Thirty-three years ago today, much of America witnessed one of the most tragic chapters in space exploration history, as NASA’s Space Shuttle Challenger broke apart shortly after liftoff and plunged 60,000 feet into the Atlantic Ocean, killing all seven people on board.
Challenger, which had taken off from Cape Canaveral, Florida, on the morning of January 28, 1986, began to disintegrate 73 seconds into its flight after an O-ring seal in its right solid rocket booster failed due to cold temperatures at the time of the launch.
This failure caused a breach in the booster joint it sealed, allowing pressurized burning from within the solid rocket motor to escape and impinge on the adjacent rocker booster’s aft field joint attachment and external fuel tank, ultimately causing a structural failure in the tank and bringing Challenger’s 10th mission to a sudden and horrific end.
“We were all standing there and we saw the cloud engulf the vehicle, the huge cloud of smoke. We were all standing there kind of looking at each other and looking up and scratching our heads and trying to figure out what had happened,” CNN correspondent John Zarrella, who had been covering the launch, recalled during an interview with CBS News. “There’s just no way to really describe it except to say it was just total chaos.”
Once that chaos subsided, the sad truth became evident: Commander Francis R. “Dick” Scobee, pilot Michael J. Smith, mission specialist Ronald E. McNair, mission specialist Ellison Onizuka, mission specialist Judith Resnik, payload specialist Gregory Jarvis and Christa McAuliffe, who would have been the first teacher in space, had all lost their lives during the explosion.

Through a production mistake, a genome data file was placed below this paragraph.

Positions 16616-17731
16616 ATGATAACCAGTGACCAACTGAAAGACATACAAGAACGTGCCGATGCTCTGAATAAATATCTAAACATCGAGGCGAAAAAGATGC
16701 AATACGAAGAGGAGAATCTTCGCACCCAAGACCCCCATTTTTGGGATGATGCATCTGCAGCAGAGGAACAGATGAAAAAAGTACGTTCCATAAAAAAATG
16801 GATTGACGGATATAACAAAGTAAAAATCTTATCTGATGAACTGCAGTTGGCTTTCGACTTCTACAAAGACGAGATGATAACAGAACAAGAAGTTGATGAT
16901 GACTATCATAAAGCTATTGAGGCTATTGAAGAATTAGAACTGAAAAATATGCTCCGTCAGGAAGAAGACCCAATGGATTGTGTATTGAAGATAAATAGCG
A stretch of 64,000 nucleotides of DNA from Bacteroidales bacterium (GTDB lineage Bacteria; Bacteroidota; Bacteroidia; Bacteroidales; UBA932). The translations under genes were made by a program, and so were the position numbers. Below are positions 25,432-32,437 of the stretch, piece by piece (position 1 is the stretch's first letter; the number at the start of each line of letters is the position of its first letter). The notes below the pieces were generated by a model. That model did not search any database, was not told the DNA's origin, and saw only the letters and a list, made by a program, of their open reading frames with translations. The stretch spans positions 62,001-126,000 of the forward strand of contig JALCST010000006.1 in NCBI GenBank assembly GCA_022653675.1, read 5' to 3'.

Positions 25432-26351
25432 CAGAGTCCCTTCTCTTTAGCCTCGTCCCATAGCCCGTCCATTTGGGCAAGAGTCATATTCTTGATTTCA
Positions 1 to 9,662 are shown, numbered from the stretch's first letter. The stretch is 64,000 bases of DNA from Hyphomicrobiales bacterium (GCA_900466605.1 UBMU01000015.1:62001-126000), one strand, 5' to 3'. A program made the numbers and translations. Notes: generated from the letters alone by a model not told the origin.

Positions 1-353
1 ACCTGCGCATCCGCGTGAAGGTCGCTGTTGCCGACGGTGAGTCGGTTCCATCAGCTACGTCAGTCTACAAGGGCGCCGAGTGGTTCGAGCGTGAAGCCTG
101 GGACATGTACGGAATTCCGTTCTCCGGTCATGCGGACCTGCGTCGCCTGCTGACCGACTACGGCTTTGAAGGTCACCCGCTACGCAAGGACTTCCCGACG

The legacy of the Challenger Seven
President Ronald Reagan, who had been scheduled to deliver his State of the Union address that day, instead postponed the speech to address the nation about the disaster, calling the night a time for “mourning and remembering” and adding that the astronauts “honored us by the manner in which they lived their lives. We will never forget them, nor the last time we saw them.”
“On the day of the disaster, our nation held a vigil by our television sets. In one cruel moment, our exhilaration turned to horror,” he later said in a eulogy of the astronauts, who had come to be known as the Challenger Seven. “Sometimes, when we reach for the stars, we fall short. But we must pick ourselves up again and press on despite the pain. Our nation is indeed fortunate… that we are still blessed with heroes like those of the space shuttle Challenger.”
Alan Stern of the Southwest Research Institute, now best known for his work on New Horizons, worked on two experiments onboard Challenger when it exploded and was friends with many of the crewmembers. He told National Geographic that he “had a really hard time” dealing with the tragedy, adding “I still think about them. But it gets easier. It’s the salve of time going by.”
In the aftermath of the disaster, Richard Scobee’s widow June Scobee Rodgers gathered together the family members of the fallen crew to discuss how to best honor their memory. They decided to launch the Challenger Center, which is an educational facility where students go to learn about science and engineering through simulated space missions. Nearly 4.5 million students have been taught at the now 40-plus Challenger Centers worldwide, according to reports.
While there is a small memorial to the Challenger Seven on the moon, Nat Geo suggested that perhaps it is time for a larger tribute to the fallen astronauts, possibly a Voyager-like craft or an orbiting memorial. Scobee Rodgers told the website that she would be in favor of that, but said that something like that should “serve a purpose… something like helping people to advance the space program.”
“What if every human spaceflight, every time, carried a memorial – the same memorial?” Stern suggested. “It would recognize everybody lost in spaceflight and be in solidarity with those pioneers. It could be very understated, but every astronaut on every spaceflight would know, and every space tourist would know, that they’re a part of saluting that.”
Feature Image: NASA